This complex painting depicts the seventeen-deity mandala of the Highest Yoga Tantra yidam deity, Hevajra, who is semi-wrathful and blue-black in colour, with eight heads, four legs, and sixteen skull-bearing arms. He stands on the central dais of the mandala in sexual union with his two-armed consort Nairatma, whose name means 'no-self'. Dancing in bow-and-arrow posture upon the eight coloured lotus petals that encircle the central dais are Hevajra's retinue of two-armed dakinis, who each hold specific attributes. Clockwise from the bottom these are: Gauri (E), Sabari (SE), Cauri (S), Candali (SW), Vetali (W), Dombi (NW), Ghasmari (N), and Pukkasi (NE). Guarding the mandala's four corners are the two-coloured offering goddesses Vina (SE), Mukunda (SW), Muraja (NW), and Vamsa (NE). And occupying the four gateways are the dakinis: crow-faced Kakasya (E), boar-faced Sukarasya (S), dog-faced Svanasya (W), and owl-faced Ulakasya (N). Along with Hevajra and Nairatma, these constitute the seventeen deities of this mandala, although more commonly horse-faced Hayasya and lion-faced Simhasya guard the east and northern gateways instead. A ring of jewels and the three protection wheels of the lotus-womb, the vajra-fence ring, and the mountain of fire wheel encircle the complex structure of the mandala palace, with its four great gateways and intricate array of roof ornaments. And outside these wheels is the highly symbolic circle of the 'eight great cemeteries' or charnel grounds. In the sky above the mandala are the representations of the 'Three Jewels', consisting of blue Akshobhya (Buddha), yellow Prajnaparamita (Dharma), and white Avalokiteshvara (Sangha). And in the upper left and right corners are twelve-armed Chakrasamvara, and twenty-four armed Kalachakra. In the lower left and right corners are four-armed Mahakala and Shri Devi (Paldan Lhamo), with blue Vajrapani and red Khadgapani standing on either side of the wrathful skull offering at the bottom centre. The dark outer border or torana of this painting is embellished with the traditional Newar symbols of a garuda with naga serpents and flute-playing kinnaras in the upper area; blue lions, red dragons and ornate pillars on the sides; garuda-lions in the lower corners, and naga-serpents on either side of the inscribed plaque at the bottom centre.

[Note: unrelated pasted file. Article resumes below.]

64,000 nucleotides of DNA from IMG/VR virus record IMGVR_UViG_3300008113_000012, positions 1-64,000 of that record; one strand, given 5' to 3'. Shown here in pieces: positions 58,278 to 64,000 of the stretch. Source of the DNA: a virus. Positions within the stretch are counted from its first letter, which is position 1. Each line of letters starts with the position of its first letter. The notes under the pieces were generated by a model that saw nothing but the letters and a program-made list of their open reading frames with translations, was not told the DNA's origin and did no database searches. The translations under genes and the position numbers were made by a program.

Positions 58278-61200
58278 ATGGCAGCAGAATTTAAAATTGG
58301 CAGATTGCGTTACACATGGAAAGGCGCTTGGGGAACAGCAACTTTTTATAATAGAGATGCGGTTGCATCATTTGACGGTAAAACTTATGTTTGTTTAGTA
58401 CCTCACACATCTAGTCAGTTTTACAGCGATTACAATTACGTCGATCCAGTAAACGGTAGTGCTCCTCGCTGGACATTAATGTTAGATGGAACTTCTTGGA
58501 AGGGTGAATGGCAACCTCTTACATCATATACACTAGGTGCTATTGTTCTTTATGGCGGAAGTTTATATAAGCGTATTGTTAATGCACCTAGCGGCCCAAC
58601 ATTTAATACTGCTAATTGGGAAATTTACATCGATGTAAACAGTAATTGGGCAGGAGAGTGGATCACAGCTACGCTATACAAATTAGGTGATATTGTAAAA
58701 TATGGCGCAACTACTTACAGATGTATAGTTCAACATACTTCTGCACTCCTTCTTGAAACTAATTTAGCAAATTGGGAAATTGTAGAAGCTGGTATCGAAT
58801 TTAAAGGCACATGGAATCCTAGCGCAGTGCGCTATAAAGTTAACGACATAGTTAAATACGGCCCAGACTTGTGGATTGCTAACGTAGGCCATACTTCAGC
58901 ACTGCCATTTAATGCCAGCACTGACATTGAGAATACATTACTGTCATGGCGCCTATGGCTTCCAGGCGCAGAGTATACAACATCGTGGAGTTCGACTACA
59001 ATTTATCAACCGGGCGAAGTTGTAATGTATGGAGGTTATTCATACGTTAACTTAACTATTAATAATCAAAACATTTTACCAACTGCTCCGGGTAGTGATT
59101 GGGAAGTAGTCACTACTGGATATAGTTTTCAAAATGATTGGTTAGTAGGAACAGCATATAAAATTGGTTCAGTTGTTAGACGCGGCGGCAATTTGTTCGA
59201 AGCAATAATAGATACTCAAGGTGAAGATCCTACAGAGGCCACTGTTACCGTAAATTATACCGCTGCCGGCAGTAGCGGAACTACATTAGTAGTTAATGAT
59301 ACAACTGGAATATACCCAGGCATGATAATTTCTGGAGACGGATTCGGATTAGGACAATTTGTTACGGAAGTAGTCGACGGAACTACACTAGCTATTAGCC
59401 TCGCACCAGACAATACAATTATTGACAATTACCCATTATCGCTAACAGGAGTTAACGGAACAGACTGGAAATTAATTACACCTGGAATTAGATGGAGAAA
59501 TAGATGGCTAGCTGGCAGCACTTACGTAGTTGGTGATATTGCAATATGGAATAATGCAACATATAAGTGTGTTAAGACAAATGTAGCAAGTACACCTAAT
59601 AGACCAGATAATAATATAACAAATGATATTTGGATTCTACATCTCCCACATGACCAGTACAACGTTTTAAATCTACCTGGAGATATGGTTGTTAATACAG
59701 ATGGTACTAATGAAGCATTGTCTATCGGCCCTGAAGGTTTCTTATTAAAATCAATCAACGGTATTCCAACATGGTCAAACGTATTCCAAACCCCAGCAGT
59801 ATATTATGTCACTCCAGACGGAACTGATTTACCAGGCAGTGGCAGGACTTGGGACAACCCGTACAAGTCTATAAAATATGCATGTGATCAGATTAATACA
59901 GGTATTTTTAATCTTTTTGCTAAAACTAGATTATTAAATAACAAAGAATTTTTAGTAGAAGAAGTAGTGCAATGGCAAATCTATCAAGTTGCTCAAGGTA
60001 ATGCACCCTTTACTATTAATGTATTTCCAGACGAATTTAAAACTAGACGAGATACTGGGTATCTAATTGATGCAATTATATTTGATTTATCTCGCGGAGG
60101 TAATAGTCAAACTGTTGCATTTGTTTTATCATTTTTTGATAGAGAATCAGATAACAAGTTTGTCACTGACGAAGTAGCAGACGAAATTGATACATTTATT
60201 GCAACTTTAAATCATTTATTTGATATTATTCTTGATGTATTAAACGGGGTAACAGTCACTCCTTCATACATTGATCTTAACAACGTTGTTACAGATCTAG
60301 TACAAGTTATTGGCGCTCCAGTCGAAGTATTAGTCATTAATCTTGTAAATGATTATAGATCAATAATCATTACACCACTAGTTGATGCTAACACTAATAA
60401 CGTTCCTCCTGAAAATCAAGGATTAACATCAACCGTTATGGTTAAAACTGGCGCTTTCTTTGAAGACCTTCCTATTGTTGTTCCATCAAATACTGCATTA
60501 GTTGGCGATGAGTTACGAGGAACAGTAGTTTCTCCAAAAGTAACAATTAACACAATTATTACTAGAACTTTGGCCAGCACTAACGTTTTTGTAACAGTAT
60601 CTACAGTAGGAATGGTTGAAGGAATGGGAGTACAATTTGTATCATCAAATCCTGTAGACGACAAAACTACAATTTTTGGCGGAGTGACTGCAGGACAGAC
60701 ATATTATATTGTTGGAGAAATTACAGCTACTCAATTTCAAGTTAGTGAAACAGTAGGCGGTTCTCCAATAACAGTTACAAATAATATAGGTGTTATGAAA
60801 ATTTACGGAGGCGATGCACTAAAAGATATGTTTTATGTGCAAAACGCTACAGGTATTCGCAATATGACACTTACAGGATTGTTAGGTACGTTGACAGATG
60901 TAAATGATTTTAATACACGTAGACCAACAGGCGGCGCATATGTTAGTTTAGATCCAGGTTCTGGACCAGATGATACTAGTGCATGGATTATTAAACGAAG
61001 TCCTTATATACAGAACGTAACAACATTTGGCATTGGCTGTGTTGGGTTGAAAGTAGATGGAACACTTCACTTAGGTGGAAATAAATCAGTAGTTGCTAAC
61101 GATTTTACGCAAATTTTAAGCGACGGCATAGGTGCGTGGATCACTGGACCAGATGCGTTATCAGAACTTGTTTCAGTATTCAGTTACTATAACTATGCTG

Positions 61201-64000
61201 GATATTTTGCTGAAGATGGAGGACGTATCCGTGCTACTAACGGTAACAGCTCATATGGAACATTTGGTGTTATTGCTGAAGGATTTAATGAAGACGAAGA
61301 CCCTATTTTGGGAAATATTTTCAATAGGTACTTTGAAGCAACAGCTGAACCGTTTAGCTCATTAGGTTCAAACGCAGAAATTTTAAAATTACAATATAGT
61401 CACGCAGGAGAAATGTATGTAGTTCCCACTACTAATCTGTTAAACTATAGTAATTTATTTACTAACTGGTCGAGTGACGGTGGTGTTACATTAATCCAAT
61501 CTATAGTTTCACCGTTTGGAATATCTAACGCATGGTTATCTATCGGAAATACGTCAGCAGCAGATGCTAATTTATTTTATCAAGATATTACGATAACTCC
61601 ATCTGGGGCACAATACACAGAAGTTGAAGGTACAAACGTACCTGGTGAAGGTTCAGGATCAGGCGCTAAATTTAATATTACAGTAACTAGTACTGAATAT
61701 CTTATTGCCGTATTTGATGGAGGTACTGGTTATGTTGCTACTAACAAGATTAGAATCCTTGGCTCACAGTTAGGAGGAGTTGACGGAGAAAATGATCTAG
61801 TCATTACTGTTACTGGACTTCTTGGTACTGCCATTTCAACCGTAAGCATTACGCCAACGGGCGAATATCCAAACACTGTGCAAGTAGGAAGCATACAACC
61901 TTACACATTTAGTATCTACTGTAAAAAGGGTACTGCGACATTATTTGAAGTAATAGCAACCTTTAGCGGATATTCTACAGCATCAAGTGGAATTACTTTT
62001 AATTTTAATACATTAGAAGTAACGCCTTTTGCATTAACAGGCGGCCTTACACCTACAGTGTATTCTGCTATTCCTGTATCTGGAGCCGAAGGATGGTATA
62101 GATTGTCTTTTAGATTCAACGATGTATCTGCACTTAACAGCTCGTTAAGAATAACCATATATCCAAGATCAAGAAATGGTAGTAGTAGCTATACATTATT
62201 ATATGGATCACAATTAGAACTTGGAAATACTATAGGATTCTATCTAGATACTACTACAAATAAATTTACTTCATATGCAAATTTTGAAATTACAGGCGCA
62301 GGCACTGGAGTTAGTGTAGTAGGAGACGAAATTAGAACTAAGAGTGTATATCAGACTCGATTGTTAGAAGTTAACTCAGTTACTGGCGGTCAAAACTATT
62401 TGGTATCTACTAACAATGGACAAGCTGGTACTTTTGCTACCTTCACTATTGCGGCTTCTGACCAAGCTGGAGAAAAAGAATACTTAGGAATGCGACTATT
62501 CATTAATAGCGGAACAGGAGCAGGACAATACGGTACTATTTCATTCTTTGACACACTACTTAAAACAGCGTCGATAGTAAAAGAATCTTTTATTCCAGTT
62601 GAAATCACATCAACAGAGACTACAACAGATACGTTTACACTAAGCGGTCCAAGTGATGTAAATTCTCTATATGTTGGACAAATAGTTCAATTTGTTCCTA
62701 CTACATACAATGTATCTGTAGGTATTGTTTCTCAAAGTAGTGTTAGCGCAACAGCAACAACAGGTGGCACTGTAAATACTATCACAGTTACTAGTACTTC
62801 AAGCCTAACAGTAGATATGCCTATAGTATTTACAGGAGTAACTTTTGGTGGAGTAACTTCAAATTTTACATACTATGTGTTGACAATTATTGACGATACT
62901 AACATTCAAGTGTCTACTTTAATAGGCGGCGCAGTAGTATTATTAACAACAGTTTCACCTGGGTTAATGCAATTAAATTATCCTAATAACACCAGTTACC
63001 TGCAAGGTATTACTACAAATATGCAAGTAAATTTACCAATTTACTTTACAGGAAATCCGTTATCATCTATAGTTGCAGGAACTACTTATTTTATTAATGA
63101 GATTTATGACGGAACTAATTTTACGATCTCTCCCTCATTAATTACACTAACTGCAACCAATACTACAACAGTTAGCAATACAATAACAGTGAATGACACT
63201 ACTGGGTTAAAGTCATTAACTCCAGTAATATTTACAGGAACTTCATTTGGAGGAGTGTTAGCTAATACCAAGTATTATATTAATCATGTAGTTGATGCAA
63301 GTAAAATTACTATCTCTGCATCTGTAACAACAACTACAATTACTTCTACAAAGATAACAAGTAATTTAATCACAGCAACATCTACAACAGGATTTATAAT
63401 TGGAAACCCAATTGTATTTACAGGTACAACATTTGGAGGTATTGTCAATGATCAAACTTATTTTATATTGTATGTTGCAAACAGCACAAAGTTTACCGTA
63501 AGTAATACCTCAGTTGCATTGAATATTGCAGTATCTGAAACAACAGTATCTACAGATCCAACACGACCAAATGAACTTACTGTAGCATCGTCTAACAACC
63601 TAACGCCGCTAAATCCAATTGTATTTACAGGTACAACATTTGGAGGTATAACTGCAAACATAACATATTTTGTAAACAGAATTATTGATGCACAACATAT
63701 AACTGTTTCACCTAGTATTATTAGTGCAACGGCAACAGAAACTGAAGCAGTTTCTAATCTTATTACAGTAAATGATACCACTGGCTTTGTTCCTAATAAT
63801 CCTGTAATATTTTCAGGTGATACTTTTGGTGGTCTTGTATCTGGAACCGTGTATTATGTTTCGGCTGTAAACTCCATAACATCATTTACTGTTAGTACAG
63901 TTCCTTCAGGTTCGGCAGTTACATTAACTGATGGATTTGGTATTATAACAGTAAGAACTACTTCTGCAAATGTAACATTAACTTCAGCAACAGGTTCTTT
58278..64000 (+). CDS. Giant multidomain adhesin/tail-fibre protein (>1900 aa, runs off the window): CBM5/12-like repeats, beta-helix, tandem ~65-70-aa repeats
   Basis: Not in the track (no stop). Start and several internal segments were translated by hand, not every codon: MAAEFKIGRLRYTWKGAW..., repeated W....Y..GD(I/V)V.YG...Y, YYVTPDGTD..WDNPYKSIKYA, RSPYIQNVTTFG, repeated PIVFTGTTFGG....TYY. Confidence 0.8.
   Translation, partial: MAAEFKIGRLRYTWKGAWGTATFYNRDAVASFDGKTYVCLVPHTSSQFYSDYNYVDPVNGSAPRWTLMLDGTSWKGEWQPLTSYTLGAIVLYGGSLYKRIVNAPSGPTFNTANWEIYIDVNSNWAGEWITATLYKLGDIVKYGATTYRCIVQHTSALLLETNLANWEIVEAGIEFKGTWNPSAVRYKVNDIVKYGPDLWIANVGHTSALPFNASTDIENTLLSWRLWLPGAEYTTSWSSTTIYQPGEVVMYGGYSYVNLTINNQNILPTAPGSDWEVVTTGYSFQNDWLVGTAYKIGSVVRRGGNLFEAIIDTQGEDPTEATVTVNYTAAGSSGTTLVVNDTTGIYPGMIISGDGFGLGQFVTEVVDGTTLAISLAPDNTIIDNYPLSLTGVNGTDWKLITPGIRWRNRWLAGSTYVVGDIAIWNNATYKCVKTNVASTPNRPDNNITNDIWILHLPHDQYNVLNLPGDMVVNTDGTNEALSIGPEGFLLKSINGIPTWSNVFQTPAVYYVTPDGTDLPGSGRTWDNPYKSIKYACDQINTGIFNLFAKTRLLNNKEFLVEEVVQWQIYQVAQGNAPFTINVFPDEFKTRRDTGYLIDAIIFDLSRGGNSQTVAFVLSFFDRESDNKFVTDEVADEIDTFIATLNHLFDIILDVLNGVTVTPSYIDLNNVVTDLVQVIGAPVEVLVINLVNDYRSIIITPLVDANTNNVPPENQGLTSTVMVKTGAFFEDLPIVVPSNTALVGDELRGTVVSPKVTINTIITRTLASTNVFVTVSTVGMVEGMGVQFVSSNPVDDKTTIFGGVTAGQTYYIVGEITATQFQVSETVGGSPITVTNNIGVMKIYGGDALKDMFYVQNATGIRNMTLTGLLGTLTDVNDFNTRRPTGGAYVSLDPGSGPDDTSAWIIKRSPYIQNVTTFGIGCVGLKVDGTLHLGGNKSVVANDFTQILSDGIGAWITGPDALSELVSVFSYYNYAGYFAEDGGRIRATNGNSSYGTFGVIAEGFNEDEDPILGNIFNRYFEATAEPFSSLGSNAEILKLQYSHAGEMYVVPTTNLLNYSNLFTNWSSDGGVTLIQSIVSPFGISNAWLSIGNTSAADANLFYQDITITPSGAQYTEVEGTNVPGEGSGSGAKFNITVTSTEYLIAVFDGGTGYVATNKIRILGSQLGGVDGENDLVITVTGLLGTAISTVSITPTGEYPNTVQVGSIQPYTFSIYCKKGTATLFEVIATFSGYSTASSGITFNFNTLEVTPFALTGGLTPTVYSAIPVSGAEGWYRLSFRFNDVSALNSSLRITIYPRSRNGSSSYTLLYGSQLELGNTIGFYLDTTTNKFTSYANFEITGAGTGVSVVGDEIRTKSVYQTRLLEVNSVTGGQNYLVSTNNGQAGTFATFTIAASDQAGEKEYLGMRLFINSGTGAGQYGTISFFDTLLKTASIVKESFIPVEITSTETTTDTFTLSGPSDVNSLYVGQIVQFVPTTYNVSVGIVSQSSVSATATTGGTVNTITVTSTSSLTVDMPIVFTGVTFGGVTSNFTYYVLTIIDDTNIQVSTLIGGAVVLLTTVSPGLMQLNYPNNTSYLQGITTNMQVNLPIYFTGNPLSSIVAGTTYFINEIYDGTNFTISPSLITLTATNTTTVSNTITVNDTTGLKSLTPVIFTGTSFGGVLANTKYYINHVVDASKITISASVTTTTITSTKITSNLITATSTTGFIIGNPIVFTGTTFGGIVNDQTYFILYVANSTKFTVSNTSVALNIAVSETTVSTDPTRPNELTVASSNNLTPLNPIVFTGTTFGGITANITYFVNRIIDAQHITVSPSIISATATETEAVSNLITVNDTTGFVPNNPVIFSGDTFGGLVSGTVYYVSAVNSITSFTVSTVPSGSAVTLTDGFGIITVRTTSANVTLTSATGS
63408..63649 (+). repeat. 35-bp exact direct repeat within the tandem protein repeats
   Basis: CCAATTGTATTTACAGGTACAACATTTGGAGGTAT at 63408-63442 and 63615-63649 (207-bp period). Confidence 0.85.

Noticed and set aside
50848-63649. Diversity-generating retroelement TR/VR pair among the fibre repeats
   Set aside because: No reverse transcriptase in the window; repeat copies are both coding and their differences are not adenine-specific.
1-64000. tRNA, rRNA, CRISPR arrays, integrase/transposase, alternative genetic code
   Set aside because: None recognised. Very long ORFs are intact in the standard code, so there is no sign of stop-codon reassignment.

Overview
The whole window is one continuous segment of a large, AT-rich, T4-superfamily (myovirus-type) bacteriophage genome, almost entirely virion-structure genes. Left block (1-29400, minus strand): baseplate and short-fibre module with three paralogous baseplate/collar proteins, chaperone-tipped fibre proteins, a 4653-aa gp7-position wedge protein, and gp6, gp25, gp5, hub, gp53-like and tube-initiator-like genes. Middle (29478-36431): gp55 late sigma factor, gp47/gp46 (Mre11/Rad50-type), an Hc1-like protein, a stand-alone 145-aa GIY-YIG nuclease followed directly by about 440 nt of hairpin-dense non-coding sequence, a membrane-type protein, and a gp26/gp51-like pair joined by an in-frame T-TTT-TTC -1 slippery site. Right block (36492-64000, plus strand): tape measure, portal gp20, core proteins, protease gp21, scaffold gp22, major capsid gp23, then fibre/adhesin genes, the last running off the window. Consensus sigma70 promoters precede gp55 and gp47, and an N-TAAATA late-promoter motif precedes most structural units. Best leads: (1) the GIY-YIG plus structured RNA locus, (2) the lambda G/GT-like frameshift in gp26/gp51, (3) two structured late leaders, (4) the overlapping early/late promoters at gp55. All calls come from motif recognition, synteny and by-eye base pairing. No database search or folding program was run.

This complex mandala was painted by Sundar Sinkhwal in 2005 and took ten months to complete, and it depicts the seventeen-deity mandala of Hevajra in his sixteen-armed skull-bearing form. Hevajra appears on the central dais of the mandala in union with his two-armed consort Nairatma, whose name means 'no-self'. She is blue-black in colour and holds a curved-knife in her extended right hand, and a skull-cup in her left hand as she embraces the neck of her lord.